By Caitlin Kelly
Right now across North America it’s colder than….insert cliche here.
For us Canadians, it’s “really?”
I grew up in Toronto and Montreal, have visited Quebec City several times in winter and even once reported a story from the Arctic Circle in December.
I know cold!
Anyone who survives multiple winters in Toronto, Ottawa, Montreal or parts further north — like Yellowknife (- 27 today) or Salluit (-11) — quickly learns how to handle bitter, biting winter winds, frost, ice and snow. As one friend, a former wildlife biologist who worked in the Arctic says, “It’s not the cold. It’s having the right clothing.”
A few tips:
– Don’t wear anything made of metal! If you have piercings on any piece of exposed flesh — earlobes, eyebrows, nose, whatever — take that thing out now. Metal conducts cold. You do not want to invite frostbite. That includes metal watches, bangles and rings.
– Exposed skin can get frostbite within minutes. Wrap a wool, cashmere or polypro scarf or cagoule (Americans call this a neckgaiter; the link is to a $12.99 one in black. Do it!) around as much of your face as possible. Forget vanity! If you have to work outside or spend long hours outdoors, give in and buy a balaclava. Yes, you’ll look like a cat burglar. Deal with it.
– Woolen tights and socks only. Forget any other fabric right now, except cashmere. Only wool will give you the insulation you need. Woolen tights are also super-durable, so even if they cost a little more, you can use them for years.
– Moisturize. Skin is easily dehydrated and chapped by winter winds, so wear plenty of creamy, rich moisturizer and use lip balm. Refresh often.
– Don’t forget SPF. The sun is still shining and your skin still needs protection; choose a moisturizer or facial cream with 15 to 30 SPF.
– Windproof clothing is your best bet – down-filled nylon from makers like LLBean, The North Face, Patagonia, Lands’ End. Look for features you really need right now — a tight elastic cuff deep inside the sleeve so you can tuck your gloves or mittens into it so that not one inch of your flesh is exposed between sleeve bottom and mitten top, a high collar that can cover your throat and lower face and a warm, insulating hood with strings you can draw tight around your face.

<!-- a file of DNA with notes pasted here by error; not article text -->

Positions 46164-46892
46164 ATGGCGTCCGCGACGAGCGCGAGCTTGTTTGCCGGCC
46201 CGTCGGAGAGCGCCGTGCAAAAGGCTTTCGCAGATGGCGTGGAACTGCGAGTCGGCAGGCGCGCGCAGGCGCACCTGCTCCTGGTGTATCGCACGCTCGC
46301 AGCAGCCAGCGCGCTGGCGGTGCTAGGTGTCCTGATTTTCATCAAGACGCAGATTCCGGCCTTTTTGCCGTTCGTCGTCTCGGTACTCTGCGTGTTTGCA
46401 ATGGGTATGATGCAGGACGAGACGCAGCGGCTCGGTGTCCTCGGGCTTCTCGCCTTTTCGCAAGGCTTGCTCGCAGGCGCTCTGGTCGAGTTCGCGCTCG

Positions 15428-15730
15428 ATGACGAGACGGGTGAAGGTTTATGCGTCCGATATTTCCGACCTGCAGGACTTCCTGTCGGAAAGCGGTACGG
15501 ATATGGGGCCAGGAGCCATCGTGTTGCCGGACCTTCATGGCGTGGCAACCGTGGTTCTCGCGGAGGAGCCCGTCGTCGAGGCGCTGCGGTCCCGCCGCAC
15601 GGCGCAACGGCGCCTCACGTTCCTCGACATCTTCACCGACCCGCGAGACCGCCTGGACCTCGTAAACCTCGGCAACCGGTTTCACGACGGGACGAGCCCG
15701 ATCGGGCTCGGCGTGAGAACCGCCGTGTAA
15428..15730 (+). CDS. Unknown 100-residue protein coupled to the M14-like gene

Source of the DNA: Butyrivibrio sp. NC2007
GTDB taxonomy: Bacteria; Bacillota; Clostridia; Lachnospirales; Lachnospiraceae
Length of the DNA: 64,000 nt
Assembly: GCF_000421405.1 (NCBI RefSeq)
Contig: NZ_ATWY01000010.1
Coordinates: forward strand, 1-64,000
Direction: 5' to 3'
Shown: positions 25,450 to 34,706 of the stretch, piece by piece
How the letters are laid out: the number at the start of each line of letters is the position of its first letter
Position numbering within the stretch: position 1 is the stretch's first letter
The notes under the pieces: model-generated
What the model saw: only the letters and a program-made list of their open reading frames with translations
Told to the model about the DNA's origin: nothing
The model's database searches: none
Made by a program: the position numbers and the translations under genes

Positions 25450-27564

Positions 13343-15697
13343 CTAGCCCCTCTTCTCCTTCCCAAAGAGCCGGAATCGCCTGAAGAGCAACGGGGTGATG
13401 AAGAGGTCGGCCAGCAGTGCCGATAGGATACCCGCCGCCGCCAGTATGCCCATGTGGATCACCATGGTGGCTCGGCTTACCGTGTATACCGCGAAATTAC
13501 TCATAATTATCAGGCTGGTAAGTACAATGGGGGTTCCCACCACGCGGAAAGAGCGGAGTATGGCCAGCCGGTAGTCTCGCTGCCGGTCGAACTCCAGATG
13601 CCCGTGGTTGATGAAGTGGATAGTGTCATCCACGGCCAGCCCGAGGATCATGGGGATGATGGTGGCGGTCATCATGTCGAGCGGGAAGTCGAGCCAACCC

– Fur is the best. If that suggestion horrifies you, sorry. But if you can find a fur coat, scarf and/or hat — at thrift stores, vintage stores, Ebay, etc. — fur will keep you warmer than anything, and (sheared fur, like sheared beaver or mink) with minimal bulk.
— Yaktrax can help save you from serious fall and injury. I love these things! For $20, these metal/rubber grippers slip over the soles and sides of your shoes or boots and will make even the slipperiest of sidewalks less terrifying. They’re light and small enough to tuck into your purse or backpack in a Ziploc bag after use.
– Stay dry. Exposed moisture will freeze. That includes wet hair. Yes, I used to get hairsicles as I crossed the University of Toronto campus between winter classes after my early morning squash game. Always wear a warm hat that covers your ears and thick windproof gloves or mittens.
– Drinking hot tea helps. Winter wind is dehydrating and drinking lots of hot tea will warm you quickly and affordably, with no calories. Try a new-to-you blend like Constant Comment or smoky Lapsang Souchong.